skip to content

Department of Earth Sciences

 
Fossil impressions in rocks from Flinders Ranges

New fossil evidence shows Australia’s oldest animals lived along the coastline

14 January 2021

Fossils of some of Earth’s first macroscopic animals – the roughly 550-million-year-old Ediacara biota – have been identified in rocks that record Australia’s ancient shorelines. Scientists had thought that these archaic lifeforms lived out to sea in calmer waters. But the new study, published in the Journal of Sedimentary...

Read more

Dr Sanne Cottaar receives Royal Astronomical Society award

11 January 2021

Dr Sanne Cottaar has been awarded the 2021 Royal Astronomical Society Harold Jeffreys Lectureship for outstanding geophysical research into processes in the Earth’s lower mantle and core. The Royal Astronomical Society awards recognize scientists across the world for their significant achievement in the fields of astronomy...

Read more

Image of the Khone waterfall, Mekong River

Muddying the waters – weathering might remove less atmospheric carbon dioxide than thought

22 December 2020

The weathering of rocks at the Earth’s surface may play less role of a role in regulating our climate than previously thought, says new research from the University of Cambridge. The findings, published today in PNAS , suggest Earth’s natural mechanism for removing carbon dioxide (CO 2 ) from the atmosphere via the weathering of rocks may in fact be weaker than scientists had thought – calling into question the exact role of rocks in alleviating warming over millions of years.

Read more

Aerial photo of Lake Ohrid Macedonia; image credit Shutterstock Ljupco Dzambazovski

What can museum specimens tell us about climate change?

30 November 2020

The humble blue mussel is fighting to protect itself from environmental change and increased predation by building itself a thicker shell. The unexpected phenomenon, tracked by researchers through generations of museum specimens, shows that climate change can have complex localized impacts that cannot be predicted by global experimental models.

Read more

Prof. David Hodell named AAAS Fellow

24 November 2020

David Hodell, Woodwardian Professor of Geology at the Department of Earth Sciences, University of Cambridge, has been named a Fellow of the American Association for the Advancement of Science (AAAS).

Read more

2020 AGU awards to Department members

12 November 2020

Congratulations to Professors Marie Edmonds and Nick McCave on their 2020 AGU awards.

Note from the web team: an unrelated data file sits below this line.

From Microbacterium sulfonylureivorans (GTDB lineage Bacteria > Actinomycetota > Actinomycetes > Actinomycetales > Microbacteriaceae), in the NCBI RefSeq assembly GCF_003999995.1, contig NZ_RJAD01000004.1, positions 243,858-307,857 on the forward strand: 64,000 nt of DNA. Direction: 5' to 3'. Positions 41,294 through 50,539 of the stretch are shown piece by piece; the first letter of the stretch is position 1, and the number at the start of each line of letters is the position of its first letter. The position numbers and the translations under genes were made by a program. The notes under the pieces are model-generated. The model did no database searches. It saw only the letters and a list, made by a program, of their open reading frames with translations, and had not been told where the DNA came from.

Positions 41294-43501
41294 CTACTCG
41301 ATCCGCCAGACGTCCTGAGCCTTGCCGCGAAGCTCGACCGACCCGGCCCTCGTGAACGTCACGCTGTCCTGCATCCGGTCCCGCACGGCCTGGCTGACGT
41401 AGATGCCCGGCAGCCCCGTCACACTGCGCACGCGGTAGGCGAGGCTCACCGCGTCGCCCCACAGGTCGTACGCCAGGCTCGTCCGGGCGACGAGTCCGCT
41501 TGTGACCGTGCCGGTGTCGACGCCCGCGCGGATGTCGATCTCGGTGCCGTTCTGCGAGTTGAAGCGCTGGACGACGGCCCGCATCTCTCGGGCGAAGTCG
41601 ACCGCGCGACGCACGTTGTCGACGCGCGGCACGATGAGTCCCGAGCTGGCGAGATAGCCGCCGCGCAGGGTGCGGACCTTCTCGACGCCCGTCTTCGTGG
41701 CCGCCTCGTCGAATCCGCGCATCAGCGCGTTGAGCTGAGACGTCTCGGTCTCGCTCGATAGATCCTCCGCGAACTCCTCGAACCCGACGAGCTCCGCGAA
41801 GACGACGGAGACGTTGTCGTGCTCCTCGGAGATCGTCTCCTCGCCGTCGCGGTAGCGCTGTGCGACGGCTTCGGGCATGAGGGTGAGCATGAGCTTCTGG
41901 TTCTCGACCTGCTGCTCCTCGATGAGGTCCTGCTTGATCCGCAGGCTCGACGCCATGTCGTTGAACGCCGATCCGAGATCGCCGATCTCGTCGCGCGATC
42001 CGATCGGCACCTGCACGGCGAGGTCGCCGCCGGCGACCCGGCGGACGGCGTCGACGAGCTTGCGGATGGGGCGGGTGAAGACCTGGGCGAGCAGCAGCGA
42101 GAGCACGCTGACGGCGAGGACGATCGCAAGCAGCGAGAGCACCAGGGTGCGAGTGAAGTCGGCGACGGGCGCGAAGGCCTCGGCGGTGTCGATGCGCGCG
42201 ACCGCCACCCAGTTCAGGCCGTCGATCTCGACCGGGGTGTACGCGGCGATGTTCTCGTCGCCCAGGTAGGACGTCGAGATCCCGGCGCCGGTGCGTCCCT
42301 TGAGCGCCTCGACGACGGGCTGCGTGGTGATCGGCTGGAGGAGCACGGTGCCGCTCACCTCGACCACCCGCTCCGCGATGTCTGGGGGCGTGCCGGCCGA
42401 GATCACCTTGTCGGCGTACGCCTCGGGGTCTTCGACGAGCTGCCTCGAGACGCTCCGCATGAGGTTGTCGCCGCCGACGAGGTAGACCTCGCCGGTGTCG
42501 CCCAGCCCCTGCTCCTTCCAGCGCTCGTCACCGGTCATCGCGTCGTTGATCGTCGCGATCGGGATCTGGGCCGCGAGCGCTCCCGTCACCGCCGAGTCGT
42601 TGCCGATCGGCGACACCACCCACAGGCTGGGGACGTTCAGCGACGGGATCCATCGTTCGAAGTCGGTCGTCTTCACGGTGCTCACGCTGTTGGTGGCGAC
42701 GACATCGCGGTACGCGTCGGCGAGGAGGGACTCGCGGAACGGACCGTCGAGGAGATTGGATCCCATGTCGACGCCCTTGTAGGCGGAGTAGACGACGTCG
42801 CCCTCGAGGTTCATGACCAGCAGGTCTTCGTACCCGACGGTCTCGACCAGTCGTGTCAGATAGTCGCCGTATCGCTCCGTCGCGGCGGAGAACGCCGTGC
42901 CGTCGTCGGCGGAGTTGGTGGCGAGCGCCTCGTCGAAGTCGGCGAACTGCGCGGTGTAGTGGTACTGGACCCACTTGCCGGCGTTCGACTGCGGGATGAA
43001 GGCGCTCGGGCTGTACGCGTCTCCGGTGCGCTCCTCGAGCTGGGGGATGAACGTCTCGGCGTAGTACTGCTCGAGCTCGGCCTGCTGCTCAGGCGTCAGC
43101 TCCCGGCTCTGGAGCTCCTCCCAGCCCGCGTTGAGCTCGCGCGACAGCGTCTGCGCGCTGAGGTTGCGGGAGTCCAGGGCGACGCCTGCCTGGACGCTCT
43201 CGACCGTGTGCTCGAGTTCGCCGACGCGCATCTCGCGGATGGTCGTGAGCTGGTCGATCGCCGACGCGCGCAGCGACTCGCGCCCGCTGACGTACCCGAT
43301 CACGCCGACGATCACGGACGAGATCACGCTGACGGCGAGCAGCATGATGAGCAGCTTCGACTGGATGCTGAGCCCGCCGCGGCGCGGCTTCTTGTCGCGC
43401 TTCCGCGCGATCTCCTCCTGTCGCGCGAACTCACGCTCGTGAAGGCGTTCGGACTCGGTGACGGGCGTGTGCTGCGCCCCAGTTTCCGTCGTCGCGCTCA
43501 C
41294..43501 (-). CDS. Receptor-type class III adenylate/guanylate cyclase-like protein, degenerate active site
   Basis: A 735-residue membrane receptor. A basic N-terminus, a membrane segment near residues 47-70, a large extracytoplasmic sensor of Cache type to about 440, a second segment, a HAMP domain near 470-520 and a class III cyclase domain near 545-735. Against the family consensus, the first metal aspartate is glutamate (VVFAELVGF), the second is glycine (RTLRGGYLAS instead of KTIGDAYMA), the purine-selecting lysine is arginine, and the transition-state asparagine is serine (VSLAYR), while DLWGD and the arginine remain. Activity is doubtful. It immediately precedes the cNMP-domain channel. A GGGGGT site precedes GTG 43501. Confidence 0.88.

Read more

Drone ready to launch in the foreground with research scientists and Manam islanders gathered in the background; image credit Mathew Wordell

Forecasting eruptions with the help of drones

29 October 2020

Specially-adapted drones, developed by an international team involving scientists from the University of Cambridge, are transforming how we forecast eruptions by allowing close-range measurements of previously inaccessible and hazardous volcanoes.

Read more

Photo of the mineral spodumene, showing cleavage and inclusions

Nanoscale mapping of lithium in geological materials

20 October 2020

A breakthrough in the imaging and analysis of geological materials means that scientists can now study variations in their chemistry and structure at nano-scales, with possible applications ranging from the green energy transition to the planetary sciences.

Read more

Painting of Ancient Dorsetshire 'Duria Antiquior' by Robert Farren

Ancient Dorset travels to France

19 October 2020

Duria Antiquior, or ‘Ancient Dorsetshire’, has for many years been an important part of the Sedgwick Museum displays. The painting, which depicts a prehistoric shoreline teaming with marine life, has been described as ‘the first true scene from deep time’ to be based on fossil evidence. Today the painting sets off for Paris where it will form part of a new exhibition ‘The Origins of the World: The invention of Nature in the 19th Century’ at the Musée D’Orsay - opening later in the autumn.

Read more

Impact & Engagement Awards: nominations for Department and Sedgwick Museum

6 October 2020

The Vice Chancellor’s Awards scheme was established in 2016 to recognise and celebrate excellence in research impact and public engagement. Members of the Department of Earth Sciences and the Sedgwick Museum were nominated for two awards this year; Rob Theodore, from the Sedgwick Museum, for the Professional Services Award, and Sanne Cottaar and her research team, in collaboration with Rob Theodore and Helen Devereux at the Sedgwick Museum, were nominated for the Collaboration Award. The Awards recognise outstanding achievement, innovation and creativity in devising and implementing ambitious engagement and impact plans which have the potential to create significant economic, social and cultural impact from and engagement with research.

Read more